A Bangladeshi security guard was handed a jail sentence on May 10, 2018 in Dhaka for burying alive two dogs and their 14 puppies, in what activists hailed as the country’s first ever animal cruelty conviction. Mohammad Siddique, who buried the dogs in polythene sacks, “was sentenced to six months in jail and fined 200 taka ($2.50).”

Animal rights campaigners, who have long lobbied for replacing the South Asian country’s colonial-era laws on animal maltreatment, said they hoped the sentence would act as a deterrent.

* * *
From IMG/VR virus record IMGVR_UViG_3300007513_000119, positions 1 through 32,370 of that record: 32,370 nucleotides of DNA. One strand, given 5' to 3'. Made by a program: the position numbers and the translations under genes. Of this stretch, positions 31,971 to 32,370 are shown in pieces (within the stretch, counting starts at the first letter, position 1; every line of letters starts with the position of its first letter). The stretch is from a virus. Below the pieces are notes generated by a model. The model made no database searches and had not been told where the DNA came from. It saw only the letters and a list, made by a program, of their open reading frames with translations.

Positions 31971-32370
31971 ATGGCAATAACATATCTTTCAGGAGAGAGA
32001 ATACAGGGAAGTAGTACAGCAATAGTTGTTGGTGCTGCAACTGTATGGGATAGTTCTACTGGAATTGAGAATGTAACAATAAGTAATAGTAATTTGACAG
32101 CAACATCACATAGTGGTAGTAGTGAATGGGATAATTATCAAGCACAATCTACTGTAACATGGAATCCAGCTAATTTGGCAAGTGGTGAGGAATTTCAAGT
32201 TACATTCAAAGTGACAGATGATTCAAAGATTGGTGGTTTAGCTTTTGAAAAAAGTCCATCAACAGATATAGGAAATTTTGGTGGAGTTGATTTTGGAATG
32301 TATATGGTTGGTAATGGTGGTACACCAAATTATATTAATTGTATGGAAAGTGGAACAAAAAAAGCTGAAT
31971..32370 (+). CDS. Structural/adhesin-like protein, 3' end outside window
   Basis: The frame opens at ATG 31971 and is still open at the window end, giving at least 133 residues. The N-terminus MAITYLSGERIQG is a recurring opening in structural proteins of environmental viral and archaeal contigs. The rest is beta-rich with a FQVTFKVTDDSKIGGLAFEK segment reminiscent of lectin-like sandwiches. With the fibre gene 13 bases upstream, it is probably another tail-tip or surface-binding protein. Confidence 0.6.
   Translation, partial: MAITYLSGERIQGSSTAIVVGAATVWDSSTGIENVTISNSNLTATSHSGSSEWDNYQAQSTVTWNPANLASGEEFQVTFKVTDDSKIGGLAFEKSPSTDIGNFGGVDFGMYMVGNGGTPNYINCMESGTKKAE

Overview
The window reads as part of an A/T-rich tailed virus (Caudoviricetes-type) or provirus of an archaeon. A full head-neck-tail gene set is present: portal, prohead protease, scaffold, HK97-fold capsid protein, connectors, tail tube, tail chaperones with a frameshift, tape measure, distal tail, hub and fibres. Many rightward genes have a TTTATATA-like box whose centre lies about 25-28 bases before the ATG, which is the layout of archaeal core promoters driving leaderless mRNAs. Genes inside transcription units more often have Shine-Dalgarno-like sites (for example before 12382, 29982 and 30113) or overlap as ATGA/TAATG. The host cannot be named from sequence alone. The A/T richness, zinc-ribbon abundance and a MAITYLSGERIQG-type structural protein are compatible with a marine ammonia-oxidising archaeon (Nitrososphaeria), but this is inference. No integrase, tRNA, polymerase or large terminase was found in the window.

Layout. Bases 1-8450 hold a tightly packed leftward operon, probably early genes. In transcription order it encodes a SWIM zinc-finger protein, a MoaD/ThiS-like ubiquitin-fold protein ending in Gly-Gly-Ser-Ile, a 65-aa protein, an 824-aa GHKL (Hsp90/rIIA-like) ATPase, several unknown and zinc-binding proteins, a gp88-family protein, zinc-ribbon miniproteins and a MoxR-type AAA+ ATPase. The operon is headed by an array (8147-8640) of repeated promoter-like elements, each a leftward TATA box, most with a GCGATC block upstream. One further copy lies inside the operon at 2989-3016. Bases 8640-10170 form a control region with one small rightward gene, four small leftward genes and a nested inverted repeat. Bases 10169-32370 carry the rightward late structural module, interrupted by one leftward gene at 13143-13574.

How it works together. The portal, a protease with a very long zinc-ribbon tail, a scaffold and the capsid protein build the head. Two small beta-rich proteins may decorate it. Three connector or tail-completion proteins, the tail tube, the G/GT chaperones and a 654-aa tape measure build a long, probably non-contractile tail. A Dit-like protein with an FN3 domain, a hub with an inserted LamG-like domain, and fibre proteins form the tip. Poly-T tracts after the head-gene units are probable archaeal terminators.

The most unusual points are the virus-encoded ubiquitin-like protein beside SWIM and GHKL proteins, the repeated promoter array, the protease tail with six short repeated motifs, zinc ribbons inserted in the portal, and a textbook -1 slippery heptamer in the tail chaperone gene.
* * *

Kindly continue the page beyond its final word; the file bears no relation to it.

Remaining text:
“The fact that this case was heard by the magistrate is a major achievement,” said Rakibul Haq Emil from animal rights group the PAW Foundation, who brought the case.

“I am sure it will send a warning message that it won’t be easy to get away with cruel treatment to animals in Bangladesh,” he said.

The bodies of the dogs were discovered in October in a Dhaka neighbourhood. But despite outrage from campaigners, police were initially reluctant to take up the case.

Cruelty towards animals is commonplace in Bangladesh but activists have in recent years successfully campaigned to stop mass culling of street dogs in Dhaka and other major cities.

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